The Oakland Raiders, who also wanted to move to the area, could move to Los Angeles if San Diego doesn’t, commissioner Roger Goodell said.
The moves end the NFL’s 21-year absence from the nation’s second-largest media market.
The compromise — the Chargers and Raiders wanted to share a new stadium in Carson, California, and the Rams wanted to move to nearby Inglewood — was approved 30-2 after the original options did not get the 24 votes needed for approval.
The Chargers can continue to negotiate with San Diego for a new stadium deal while keeping the option of joining the Rams and owner Stan Kroenke at the $1.8 billion complex they will be building.
“Relocation is a painful process. It’s painful for the fans, for the communities, for the league in general,” Goodell said. “In some ways [this is] a bittersweet moment because we were unable to get the kind of facilities done we wanted in their markets.”
The Rams, who were based in the L.A. area from 1946 to 1994, will play in a temporary facility — probably the Los Angeles Coliseum — until the new stadium is ready for the 2019 season.
“Today, with the NFL returning home, Los Angeles cements itself as the epicenter of the sports world,” Los Angeles Mayor Eric Garcetti said in a statement. “We cannot wait to welcome the Rams, and perhaps others soon, as they join a storied lineup of professional franchises, collegiate powerhouses, and sports media companies.”
Former Rams running back Eric Dickerson took to Twitter to celebrate the franchise’s return to Los Angeles.
Welcome Home! #LARams2016
Eric Dickerson (@EricDickerson) January 13, 2016
The league will give $100 million to the Chargers and the Raiders if either team builds a new stadium in its current market.
“I will be working over the next several weeks to explore the options that we have now created for ourselves to determine the best path forward for the Chargers,” chairman Dean Spanos said.
The Chargers play 120 miles south of Inglewood at Qualcomm Stadium. The Raiders played in Los Angeles from 1982 to 1994 and currently split a facility with baseball’s Oakland Athletics. It is the only remaining NFL-MLB stadium.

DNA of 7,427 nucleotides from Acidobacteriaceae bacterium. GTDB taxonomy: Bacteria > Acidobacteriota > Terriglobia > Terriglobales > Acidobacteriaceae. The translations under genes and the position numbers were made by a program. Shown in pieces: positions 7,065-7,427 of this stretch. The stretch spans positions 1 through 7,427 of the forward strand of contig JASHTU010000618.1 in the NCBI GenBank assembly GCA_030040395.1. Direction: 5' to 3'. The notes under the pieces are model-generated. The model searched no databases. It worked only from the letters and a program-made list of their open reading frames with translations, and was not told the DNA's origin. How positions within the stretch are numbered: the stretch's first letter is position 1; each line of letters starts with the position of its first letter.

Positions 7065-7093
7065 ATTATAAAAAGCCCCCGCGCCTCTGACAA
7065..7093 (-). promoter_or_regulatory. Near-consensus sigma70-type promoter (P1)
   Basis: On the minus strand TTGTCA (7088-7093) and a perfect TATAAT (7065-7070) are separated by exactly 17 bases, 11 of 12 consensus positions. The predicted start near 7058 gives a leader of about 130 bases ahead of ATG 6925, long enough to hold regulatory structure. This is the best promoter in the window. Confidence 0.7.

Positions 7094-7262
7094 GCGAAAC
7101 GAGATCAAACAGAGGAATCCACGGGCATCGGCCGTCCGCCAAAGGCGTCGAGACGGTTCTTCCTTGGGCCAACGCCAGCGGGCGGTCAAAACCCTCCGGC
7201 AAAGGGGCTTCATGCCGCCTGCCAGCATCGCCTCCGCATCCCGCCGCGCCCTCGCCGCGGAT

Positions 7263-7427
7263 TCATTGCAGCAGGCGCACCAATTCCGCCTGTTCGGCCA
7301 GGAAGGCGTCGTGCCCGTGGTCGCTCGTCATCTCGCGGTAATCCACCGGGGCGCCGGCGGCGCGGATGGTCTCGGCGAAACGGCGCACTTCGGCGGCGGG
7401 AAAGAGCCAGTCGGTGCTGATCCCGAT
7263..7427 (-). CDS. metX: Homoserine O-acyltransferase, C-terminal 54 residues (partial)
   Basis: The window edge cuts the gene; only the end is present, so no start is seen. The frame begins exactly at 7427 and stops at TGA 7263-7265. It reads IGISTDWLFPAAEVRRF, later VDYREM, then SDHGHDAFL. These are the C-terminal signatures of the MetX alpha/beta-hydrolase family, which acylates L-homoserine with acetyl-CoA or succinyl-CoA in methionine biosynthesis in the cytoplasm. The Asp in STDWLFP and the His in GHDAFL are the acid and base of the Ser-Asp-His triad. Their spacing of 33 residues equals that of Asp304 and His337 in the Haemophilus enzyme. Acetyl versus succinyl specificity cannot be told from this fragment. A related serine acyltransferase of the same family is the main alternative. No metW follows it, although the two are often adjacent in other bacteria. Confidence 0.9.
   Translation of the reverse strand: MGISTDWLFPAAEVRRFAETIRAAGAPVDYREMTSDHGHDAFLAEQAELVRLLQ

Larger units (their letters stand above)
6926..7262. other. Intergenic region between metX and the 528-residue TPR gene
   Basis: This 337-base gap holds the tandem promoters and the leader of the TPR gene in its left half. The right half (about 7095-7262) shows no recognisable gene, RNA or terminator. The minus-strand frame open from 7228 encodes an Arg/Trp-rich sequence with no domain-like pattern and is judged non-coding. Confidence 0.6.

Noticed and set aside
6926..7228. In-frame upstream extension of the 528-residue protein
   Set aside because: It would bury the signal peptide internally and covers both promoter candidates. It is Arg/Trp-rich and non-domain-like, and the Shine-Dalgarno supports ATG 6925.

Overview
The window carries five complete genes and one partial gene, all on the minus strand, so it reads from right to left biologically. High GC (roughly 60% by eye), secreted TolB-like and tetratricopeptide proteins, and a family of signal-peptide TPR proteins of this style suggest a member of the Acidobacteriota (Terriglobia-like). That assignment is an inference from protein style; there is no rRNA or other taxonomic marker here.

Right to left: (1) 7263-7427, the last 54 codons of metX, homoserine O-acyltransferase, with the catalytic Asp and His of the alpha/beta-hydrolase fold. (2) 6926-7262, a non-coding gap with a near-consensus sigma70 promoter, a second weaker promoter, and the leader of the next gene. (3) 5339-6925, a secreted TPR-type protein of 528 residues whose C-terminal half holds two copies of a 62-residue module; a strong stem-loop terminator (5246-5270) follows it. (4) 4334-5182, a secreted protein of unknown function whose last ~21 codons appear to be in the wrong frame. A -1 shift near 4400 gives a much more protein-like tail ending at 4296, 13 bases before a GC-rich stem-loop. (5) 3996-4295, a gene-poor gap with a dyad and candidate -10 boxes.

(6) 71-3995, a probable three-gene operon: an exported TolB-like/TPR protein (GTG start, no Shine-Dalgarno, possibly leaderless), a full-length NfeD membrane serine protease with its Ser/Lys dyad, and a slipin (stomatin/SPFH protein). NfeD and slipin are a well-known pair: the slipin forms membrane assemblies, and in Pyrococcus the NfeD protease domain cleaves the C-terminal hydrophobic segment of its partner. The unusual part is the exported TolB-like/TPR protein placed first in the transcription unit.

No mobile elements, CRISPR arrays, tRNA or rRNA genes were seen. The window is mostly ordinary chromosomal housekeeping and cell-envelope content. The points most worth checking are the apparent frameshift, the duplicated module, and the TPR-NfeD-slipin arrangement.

No NFL franchise has moved since the Houston Oilers relocated to Tennessee in 1997. The Raiders and Rams both left Los Angeles after the 1994 season.
In a report to all 32 teams days before the meetings, Goodell deemed the venues in all three existing cities inadequate and said the stadium proposals lacked certainty. In the case of San Diego, the proposal includes a public vote required for financing.
The Chargers and the city of San Diego have been at odds since 2000, when owner Alex Spanos said his team needed to replace Qualcomm Stadium. That was just three years after the venue was expanded to accommodate the Chargers and Super Bowls. The stadium saga turned nasty in the past year, as Mark Fabiani, an attorney for team chairman Dean Spanos, criticized Mayor Kevin Faulconer and his proposals. The city has claimed that the Chargers didn’t negotiate in good faith and had several misrepresentations in their relocation bid.
Spanos has had the right to leave San Diego since 2008, but the team’s efforts became more aggressive after Kroenke announced plans for the Inglewood move. The Chargers have played in San Diego for 55 seasons after one year in Los Angeles, where the former AFL franchise was born.
The St. Louis proposal calls for an open-air, $1.1 billion stadium north of the Gateway Arch along the Mississippi River to replace the Edward Jones Dome. The plan includes $150 million from the city, $250 million from Kroenke, at least $200 million from the league and $160 million in fan seat licenses. The rest of the money comes from the state, either through tax credits or bonds.
Goodell said NFL policy limits the league’s contribution to $100 million, and Kroenke has largely ignored that. The team said in its relocation bid that the St. Louis market lags economically and the stadium proposal is doomed to fail.
The Rams have a year-to-year lease in St. Louis.
St. Louis governor Jay Nixon was displeased with Tuesday’s news.
“Tonight’s decision is disappointing, and a clear deviation from the NFL’s guidelines,” Nixon said in a statement. “It is troubling that the league would allow for the relocation of a team when a home market has worked in good faith and presented a strong and viable proposal. This sets a terrible precedent not only for St. Louis, but for all communities that have loyally supported their NFL franchises.”
Oakland is still in debt from a renovation 20 years ago, when the Raiders moved back from Los Angeles. City officials have said they won’t seek taxpayer help with a new stadium, and they asked the NFL for more time to develop a project in response to the Raiders’ relocation plan.
Los Angeles Coliseum, the football home of USC, would host at least one team until a new stadium is finished, likely in 2019 if relocation plans go forward. Finding a home for a second team could prove more difficult, though the Coliseum is a possibility.
The Rams have moved twice before. The franchise called Cleveland home from 1937 to 1945, before moving to Los Angeles for the first time in 1946. The team opened play in St. Louis in 1995 and will call the Los Angeles area home again in 2016. At each stop, the franchise won one league championship.
Information from The Associated Press was used in this report.